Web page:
Wednesday, August 29, 2018
Joseph Yoakum Valley of El Capatan c. 1960's watercolor and ball point pen on paper
9" x 12"
Joseph Yoakum's drawings are avidly collected by folk art collectors as well as museums, artists and fine art collectors around the world. My take on his popularity is that his work cuts across all genres. They are beautifully drawn and composed using delicate line and muted color to define his impression of places he visited in his mind. The originality of his style and authenticity of his approach to making his art resonated with people with the ability to see and feel his presence in the work.
In my experience viewing contemporary artists today, I feel many are trying to capture Yoakum's approach with varying degrees of success. What is almost impossible to attain for contemporary artists is the authenticity that comes from an inner directed "outsider" person of color that grew up in the middle of the last century. That experience is is what makes his work so unique, beautiful and touching.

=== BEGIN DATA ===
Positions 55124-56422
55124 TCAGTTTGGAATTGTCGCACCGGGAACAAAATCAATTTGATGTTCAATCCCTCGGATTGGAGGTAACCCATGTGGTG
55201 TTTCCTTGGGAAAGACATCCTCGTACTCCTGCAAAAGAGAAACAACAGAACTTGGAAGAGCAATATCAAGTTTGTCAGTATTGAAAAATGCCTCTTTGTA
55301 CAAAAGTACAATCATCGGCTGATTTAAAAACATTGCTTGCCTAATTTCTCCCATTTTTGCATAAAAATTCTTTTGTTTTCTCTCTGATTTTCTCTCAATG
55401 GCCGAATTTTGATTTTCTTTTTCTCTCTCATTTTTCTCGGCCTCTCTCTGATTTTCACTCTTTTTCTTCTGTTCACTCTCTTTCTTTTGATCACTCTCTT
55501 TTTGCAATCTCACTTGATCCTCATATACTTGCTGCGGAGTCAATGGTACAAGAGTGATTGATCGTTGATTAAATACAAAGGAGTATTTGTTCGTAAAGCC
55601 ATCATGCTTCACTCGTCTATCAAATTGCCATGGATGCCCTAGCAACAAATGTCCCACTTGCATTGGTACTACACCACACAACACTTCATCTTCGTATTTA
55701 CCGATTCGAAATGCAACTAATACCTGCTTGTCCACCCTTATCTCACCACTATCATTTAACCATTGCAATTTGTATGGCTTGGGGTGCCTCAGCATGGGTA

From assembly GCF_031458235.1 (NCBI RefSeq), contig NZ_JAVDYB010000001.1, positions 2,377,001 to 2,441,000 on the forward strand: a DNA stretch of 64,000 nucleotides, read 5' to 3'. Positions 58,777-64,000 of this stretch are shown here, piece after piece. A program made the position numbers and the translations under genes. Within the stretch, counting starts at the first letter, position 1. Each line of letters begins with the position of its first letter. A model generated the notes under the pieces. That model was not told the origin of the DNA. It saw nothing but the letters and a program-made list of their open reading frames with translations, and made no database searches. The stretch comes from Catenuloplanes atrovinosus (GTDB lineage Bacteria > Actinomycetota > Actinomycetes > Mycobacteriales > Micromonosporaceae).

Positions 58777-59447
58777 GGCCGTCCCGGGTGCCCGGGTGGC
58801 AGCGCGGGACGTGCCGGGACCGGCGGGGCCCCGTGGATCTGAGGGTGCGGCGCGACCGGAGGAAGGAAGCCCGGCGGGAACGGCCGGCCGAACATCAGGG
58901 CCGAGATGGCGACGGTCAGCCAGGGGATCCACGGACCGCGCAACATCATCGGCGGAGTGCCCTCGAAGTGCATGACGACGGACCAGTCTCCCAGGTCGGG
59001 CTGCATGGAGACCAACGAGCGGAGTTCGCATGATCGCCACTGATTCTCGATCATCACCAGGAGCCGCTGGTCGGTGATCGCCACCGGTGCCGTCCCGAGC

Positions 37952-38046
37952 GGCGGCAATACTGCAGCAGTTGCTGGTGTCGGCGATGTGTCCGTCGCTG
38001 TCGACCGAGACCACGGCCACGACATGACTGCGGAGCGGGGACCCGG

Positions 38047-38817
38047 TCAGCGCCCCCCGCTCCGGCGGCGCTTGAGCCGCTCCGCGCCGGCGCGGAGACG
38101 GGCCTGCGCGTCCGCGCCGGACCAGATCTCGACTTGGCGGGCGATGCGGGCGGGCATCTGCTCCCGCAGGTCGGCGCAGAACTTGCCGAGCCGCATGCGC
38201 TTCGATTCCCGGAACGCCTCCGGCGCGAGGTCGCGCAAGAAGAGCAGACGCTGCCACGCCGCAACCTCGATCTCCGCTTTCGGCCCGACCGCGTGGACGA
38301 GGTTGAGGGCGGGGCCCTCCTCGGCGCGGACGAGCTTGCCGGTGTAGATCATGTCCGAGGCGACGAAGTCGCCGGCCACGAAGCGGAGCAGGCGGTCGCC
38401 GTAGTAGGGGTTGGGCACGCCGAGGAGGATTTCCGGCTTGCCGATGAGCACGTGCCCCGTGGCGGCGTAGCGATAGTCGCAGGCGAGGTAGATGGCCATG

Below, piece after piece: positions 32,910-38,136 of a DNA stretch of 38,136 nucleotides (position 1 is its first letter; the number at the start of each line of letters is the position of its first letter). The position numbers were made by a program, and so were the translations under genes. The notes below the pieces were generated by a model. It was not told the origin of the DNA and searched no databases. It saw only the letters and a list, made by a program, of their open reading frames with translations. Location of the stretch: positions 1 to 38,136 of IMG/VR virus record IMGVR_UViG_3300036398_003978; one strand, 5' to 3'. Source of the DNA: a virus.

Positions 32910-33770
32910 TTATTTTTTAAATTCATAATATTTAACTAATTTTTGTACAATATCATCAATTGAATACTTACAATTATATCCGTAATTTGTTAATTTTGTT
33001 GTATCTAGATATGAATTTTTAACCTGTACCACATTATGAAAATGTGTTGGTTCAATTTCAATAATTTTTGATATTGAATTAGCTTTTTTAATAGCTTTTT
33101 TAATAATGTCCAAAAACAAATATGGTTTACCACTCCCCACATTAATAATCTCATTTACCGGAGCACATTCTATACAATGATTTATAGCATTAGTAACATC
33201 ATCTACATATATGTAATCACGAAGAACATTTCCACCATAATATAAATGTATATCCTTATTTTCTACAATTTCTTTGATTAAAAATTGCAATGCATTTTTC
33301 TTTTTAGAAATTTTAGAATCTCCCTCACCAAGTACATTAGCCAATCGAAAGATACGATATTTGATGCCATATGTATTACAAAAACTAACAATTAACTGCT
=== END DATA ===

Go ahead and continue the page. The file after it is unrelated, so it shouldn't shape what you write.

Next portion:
Posted by Steve Gibson at 8:02 AM
Friday, August 24, 2018
Friday, August 17, 2018
Thomas Kapsalis In Transition 1997 oil on canvas 20" x 16"
Thomas Kapsalis b. 1925 is a painter from Chicago that taught at SAIC starting in 1954 after studying in Germany after WW ll. In looking at his work over the past 65 years I am impressed with his vision, tenacity, and craftsmanship. It is a testament to the artist that he is still working into his 90's and his ability to be consistent in thought and execution remain.
Posted by Steve Gibson at 10:06 AM
Thursday, August 9, 2018
Friday, July 27, 2018
Monday, July 9, 2018
Sunday, July 1, 2018
Sunday, June 17, 2018
Sunday, June 10, 2018
Friday, June 8, 2018
Monday, May 28, 2018
Monday, May 14, 2018
Steve Gibson Leaving Grand Teton's 2018 gouache on paper 30" x 22"
Drawing is the basis of my work as an artist. I am continuing to explore the fecund reaches of my mind as I reflect on my history and experiences in this unusual place we call the world. My dreams are a mish mash of youthful exuberance entwined with the sad fact that I am not that which I once was. The work that comes from those dreams and aspirations are the ladder that I continue to climb.
Posted by Steve Gibson at 8:39 AM